Americans on average watched 90 minutes a week less traditional television in the first quarter of 2012 compared to the previous year, according to an analysis of Nielsen data by informitv. They are generally watching more timeshifted television but less traditional television overall. Internet video viewing is rising rapidly, with young adults watching nearly 2 hours 15 minutes a week, but average online viewing of 40 minutes a week does not compensate for the overall reduction in television viewing.

These comparisons are based on an analysis by informitv of the Nielsen Cross Platform Report for Q1 2012 with that for Q1 2011, using comparable periods to avoid seasonal viewing effects.

Across the American population of 298 million aged over 2 years, average weekly viewing of traditional television declined from 35 hours 37 minutes in Q1 2011 to 34 hours 7 minutes in Q2 2012 — a significant 4% loss of 90 minutes a week.

Timeshifted playback, from digital video recorders or video on demand services, increased by a quarter of an hour to 2 hours 40 minutes a week but not enough to compensate for the overall decrease in viewing. In those homes with digital video recorders, timeshifted viewing accounted for 5 hours and 47 minutes a week, or 17% of total viewing.

Some might imagine that this is characteristic of younger viewers who tend to be earlier adopters of technology. In fact, timeshifting seems to be proportional to television viewing as a whole. Viewers aged 12-17, who watch the least television, also timeshift less, at 3 hours 25 minutes a week. Those aged 50-64 watch the most timeshifted television, at 7 hours 9 minutes a week.

The year-on-year decline in television viewing is lower among those aged 25-34, watching 48 minutes less a week. As one might expect, it is most dramatic among teenagers, who generally watch the least television, but they watched two hours less a week in Q1 2012. Young adults watched over 100 minutes less television a week, as did those aged 50-64.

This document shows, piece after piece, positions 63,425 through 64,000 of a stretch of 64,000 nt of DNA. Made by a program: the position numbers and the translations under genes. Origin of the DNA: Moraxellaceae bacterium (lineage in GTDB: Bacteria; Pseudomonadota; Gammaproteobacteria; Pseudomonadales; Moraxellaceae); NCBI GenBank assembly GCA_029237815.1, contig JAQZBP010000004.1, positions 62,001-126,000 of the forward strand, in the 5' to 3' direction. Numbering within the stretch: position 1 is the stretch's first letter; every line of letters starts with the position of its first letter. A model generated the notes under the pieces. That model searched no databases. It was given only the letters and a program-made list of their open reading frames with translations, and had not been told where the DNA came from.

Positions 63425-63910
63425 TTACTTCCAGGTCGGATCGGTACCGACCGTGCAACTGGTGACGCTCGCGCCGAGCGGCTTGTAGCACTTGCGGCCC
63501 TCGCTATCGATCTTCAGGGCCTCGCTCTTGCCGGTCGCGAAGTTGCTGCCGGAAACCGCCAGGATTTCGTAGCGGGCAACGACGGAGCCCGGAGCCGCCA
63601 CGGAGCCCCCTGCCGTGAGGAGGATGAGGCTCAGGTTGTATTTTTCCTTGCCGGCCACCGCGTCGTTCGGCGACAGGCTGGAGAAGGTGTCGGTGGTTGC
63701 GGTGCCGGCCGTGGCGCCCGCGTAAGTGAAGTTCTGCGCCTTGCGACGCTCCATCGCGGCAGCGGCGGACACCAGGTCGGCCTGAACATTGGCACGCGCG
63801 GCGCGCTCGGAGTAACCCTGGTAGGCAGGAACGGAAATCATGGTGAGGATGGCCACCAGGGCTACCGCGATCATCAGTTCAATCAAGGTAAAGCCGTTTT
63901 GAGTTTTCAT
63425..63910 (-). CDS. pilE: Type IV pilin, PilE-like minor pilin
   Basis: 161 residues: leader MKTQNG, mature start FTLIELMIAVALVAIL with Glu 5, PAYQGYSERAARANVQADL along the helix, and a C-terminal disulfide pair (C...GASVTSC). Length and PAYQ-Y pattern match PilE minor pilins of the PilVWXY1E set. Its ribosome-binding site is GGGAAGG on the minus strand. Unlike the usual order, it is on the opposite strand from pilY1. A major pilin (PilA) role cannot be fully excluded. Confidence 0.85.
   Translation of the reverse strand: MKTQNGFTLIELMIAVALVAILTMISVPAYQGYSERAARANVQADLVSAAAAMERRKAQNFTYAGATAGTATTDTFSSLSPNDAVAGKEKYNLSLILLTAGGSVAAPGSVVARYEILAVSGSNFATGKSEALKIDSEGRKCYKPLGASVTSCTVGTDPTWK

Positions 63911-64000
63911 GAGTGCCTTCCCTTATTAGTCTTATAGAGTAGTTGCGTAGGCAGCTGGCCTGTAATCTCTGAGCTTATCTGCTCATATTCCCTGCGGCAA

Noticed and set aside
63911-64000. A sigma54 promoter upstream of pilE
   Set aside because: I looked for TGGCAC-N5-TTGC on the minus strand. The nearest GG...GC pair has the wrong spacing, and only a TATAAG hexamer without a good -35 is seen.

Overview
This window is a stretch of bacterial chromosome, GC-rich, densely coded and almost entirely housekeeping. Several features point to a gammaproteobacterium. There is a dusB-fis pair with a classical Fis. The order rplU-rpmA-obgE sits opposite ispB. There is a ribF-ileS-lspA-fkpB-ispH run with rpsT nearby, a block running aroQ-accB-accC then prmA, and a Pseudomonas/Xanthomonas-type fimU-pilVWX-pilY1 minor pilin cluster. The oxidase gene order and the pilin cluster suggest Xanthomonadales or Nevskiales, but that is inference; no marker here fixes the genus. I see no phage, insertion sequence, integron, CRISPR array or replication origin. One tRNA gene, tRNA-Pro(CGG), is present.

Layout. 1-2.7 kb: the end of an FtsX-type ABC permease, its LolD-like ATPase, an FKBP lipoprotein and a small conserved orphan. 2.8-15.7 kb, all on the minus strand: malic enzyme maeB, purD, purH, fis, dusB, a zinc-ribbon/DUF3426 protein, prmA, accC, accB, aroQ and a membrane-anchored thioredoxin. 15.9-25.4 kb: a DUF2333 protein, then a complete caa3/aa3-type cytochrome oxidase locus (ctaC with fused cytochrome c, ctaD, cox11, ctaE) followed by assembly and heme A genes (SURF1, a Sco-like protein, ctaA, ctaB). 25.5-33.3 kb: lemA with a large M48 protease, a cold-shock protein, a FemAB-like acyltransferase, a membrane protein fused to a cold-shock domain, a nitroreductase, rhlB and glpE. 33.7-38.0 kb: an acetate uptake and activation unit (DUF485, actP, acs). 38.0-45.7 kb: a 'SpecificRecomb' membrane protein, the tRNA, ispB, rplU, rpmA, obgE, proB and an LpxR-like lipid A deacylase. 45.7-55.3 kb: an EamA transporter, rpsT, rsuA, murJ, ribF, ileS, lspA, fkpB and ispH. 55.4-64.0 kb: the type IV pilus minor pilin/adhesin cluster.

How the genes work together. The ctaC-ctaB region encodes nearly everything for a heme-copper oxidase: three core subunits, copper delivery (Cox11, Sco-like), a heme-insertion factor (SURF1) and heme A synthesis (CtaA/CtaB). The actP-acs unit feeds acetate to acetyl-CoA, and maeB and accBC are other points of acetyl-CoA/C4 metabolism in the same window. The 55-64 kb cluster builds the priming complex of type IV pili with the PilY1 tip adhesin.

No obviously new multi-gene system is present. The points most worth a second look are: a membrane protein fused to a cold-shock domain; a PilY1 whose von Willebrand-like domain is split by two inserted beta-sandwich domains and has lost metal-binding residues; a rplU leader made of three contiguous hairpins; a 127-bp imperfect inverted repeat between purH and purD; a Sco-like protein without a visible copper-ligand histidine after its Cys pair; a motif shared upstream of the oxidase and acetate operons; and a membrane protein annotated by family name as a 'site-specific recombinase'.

This appears to suggest a dramatic decline in television viewing, despite the apparent industry belief that people are watching more television than ever and that digital video recorders are contributing to this. The increase in timeshifting may suggest that they are watching more television that they actually want to watch, but they are probably watching less advertising as a result.

Watching video on the internet accounts for 40 minutes a week of viewing on average across the total American population aged over 2 years. It was reported to be 33 minutes a week a year previously, although an improved measurement methodology means that this is not directly comparable.

Among those watching online video, average viewing is almost 1 hour 15 minutes a week. It is not just teenagers. In fact they watch less than 50 minutes a week, while young adults aged 18-24 watch the most at 2 hours 13 minutes a week and those aged 25-34 watch 1 hour 39 minutes a week.

While some viewing is shifting to other devices, traditional television household penetration is also slowly declining, now at just under 96% of homes, a loss of 1.8% over a year.

Americans are still watching an enormous amount of traditional television. If timeshifting, recorded media and video games are also taken into account, they are using television for 8 minutes a day less than a year ago, but it still amounts to almost 5.5 hours a day.

The Cross-Platform Report Quarter 1, 2012 is published by Nielsen and provides breakdowns of viewing by technology and demographic.